Another consideration is that even if Berry is simply not meant to be a zone safety because of how it restricts him, who knows exactly what form of coverage we'll see next year? The team is keeping Gus Bradley, but it was actually Jim Mora that was in charge of deciding last year's "turnover or bust" defensive style. Pete Carroll considers himself a protege of Monte Kiffin, and of course the team retained Bradley, who not long ago was highly recommended by Kiffin. The Tampa 2 is here to stay, but that doesn't mean the team will run zone 100% of the time or be as strict or as purist as it was under Kiffin in Tennessee last year. So its hard to say how much this could hurt Berry as we don't even truly know what type of job he'll be doing.
Even if the secondary scheme fails Berry, and Carroll is gone in 3 or 4 years, we'd still have Berry under contract, entering his prime seasons, and still have time to match him to a new defensive scheme. Because of all those reasons, I no longer see this as a strike against Berry for the Seahawks.
Run support issues? Like Aaron Curry, Eric Berry has a lot of talent, but sometimes he can be his own worst enemy simply by trying too hard. That's what I saw when I previewed Eric Berry a little while back. His tackling can actually be pretty good sometimes, its the consistency that evades him. I also think he just kills himself with his habit of needlessly dive-tackling. Both his bad habits and his consistency have a solid chance for correction with time and coaching. Even if Berry's run stopping ability doesn't improve all that much, he'd probably still break even with our current free safety, Jordan Babineaux in this regard. So its not like we'd be immediately downgrading the run defense by taking Berry. And of course, not to discount run defense, but free safeties are not typically valued for their run stopping as much as many other defensive positions are.
What about the pass rush? Ok, this one is a legitimate beef. If Eric Berry manages 6 interceptions as a Seahawk in 2010, it will be a much bigger accomplishment than I think most people would realize. On the other hand, I actually like the outlook of our pass rush. Our front 7 is full of talented players nearing or just entering their physical primes. If the Seahawks could find a quick fix somehow at DE like they did with Kerney in 2007, and if Aaron Curry can be coached into an effective pass rusher under Carroll, this pass rush could improve in a very short span of time.
Getting a good/serviceable pass rushing DT and moving Mebane back the 1 is equally as important, but shouldn't be as challenging. Last year's line was decently talent, but used for seemingly the absolute minimum amount of pass rush (Redding at DE, Mebane away from the 1, etc). Just by using the talent correctly and adding a few pieces, it would not shock me if we had an above average pass rush again by 2011 or 2012.
Free agent alternatives? This was another reason I changed my mind on Eric Berry. While its true that in theory you could use the millions spent on Berry to land another elite safety while saving the pick, the truth is, those top tier safeties almost never hit true free agency while in their primes. Ed Reed? Nope. Troy Polamalu? No sir. Bob Sanders? Even with all the injuries and excuses the Colts could have used- not a chance. You know what a $40 million unrestricted free agent safety looks like? Antrel Rolle. He wasn't really even wanted by his old team, but he still managed a $37 million contract this offseason.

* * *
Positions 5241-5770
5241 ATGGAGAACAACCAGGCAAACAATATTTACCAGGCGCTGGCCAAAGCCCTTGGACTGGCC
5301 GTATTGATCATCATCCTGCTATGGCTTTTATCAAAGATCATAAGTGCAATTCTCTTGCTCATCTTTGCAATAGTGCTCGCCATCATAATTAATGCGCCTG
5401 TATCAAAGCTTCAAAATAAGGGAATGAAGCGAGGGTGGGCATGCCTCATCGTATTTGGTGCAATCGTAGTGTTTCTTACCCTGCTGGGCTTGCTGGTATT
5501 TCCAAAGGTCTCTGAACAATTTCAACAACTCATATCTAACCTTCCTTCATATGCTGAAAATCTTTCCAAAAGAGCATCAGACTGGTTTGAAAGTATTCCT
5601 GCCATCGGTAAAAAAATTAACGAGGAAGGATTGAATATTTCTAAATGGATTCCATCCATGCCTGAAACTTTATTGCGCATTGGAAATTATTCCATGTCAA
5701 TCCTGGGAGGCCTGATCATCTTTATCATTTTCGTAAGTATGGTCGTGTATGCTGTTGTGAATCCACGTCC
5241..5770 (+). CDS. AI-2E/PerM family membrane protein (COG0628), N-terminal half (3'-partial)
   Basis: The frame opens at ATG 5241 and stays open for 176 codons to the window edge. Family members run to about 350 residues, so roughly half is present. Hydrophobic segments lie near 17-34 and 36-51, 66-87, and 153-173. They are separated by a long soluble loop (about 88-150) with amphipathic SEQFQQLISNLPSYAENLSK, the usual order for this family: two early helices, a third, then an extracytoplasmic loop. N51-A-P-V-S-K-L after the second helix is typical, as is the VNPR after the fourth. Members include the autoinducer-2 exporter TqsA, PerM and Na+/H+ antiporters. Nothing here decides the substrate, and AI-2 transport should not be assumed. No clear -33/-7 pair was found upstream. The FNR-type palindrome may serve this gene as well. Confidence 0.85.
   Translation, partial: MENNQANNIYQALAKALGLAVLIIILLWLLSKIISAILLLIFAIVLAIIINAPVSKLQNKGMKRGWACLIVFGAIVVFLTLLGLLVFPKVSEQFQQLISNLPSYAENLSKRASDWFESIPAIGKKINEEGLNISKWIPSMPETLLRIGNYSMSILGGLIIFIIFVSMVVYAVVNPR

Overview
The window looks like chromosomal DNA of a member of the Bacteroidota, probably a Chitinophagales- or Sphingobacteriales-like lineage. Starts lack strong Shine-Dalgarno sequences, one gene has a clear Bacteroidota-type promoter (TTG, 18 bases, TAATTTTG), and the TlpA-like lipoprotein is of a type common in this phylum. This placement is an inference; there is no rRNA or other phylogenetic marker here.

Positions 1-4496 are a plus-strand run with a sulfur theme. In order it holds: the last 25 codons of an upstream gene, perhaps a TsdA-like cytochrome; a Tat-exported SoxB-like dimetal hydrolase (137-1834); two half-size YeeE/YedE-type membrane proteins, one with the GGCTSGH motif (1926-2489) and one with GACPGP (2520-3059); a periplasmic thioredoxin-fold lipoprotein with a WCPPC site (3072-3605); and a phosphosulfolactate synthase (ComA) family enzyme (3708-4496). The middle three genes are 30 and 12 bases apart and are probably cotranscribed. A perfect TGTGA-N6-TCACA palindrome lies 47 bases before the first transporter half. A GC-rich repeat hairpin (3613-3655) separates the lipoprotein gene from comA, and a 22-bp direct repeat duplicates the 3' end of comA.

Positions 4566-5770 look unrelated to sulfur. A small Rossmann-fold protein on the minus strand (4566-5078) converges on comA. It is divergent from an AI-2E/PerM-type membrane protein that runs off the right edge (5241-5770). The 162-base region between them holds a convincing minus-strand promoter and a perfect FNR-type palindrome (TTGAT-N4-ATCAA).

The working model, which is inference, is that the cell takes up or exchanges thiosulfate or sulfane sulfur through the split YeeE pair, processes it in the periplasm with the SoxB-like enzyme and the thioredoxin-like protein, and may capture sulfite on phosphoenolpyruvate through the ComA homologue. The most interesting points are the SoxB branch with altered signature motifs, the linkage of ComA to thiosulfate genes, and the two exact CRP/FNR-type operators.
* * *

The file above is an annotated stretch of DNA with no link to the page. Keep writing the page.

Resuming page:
Another thing is that rookie NFL contracts are often inflated with performance clauses, and can be much smaller than they first appear. I recently asked Brian McIntyre of scout.com how much he expected last year's #4 pick (Aaron Curry) would make, and he calculated that Curry would likely only make $48 million of his original $60 million rookie contract. The reason being, many of the clauses in rookie contracts are based on extremely difficult benchmarks.
If Eric Berry earns a typical #6 overall contract of about $40 million (the average of the last two was $41m), we can't say for sure how much of that money he'd really see, but we can assume that it would be at least a little bit less than that. So in reality, he'd probably be on a 5/30 or 5/35 type deal. And though that's still a lot for a safety, its not quite as bad as I thought it would be. For potentially less than the cost of Antrel Rolle, suddenly Berry at a #6 overall contract doesn't seem so completely awful.
On drafting for need vs free safety? This is a valid point. With a team that has valid needs at DT, DE, CB, SS, RB, LT, G, WR, and arguably QB, FB, TE and potentially even C, how can the team spend the #6 pick on one of the very few positions it doesn't need?
There is no right or wrong answer on this one, only opinion. Do you believe its best to draft for players when you need them, or to draft rare and special talents when they fall to you in the draft even when you don't? The Seahawks didn't especially need a guard when they drafted Steve Hutchinson and Ricky Watters was still very productive when the team drafted Shaun Alexander, and yet those were probably the two best Seattle draft picks of the last decade.
One last thing to consider is that even if the team does not draft Eric Berry, they will still have to find free safety depth later on, probably in the middle rounds with a prospect like Myron Lewis. That pick could be used instead for Daniel Te'o Nesheim, Tony Washington, Riley Cooper, Joe McKnight or Montario Hardesty. Those options aren't as likely to be stars as Derrick Morgan, Charles Brown, Dez Bryant, or CJ Spiller, but they aren't very far behind if all you want is a capable starter. Would you rather have Eric Berry and Montario Hardesty or CJ Spiller and Myron Lewis? Personally, I'd take the former.
In a non-Suh/McCoy draft scenario, I'm not saying that Berry should be the top option at #6, but if I made a big board right now, I'd include Berry on my list. After weighing all the factors, I no longer feel that Berry has enough going against him to wipe him off the list with that first pick. If I was doing the draft right now, I'd probably still take Derrick Morgan, but if the team ends up choosing Eric Berry, I'd be completely understanding of their decision.
Posted by Kip Earlywine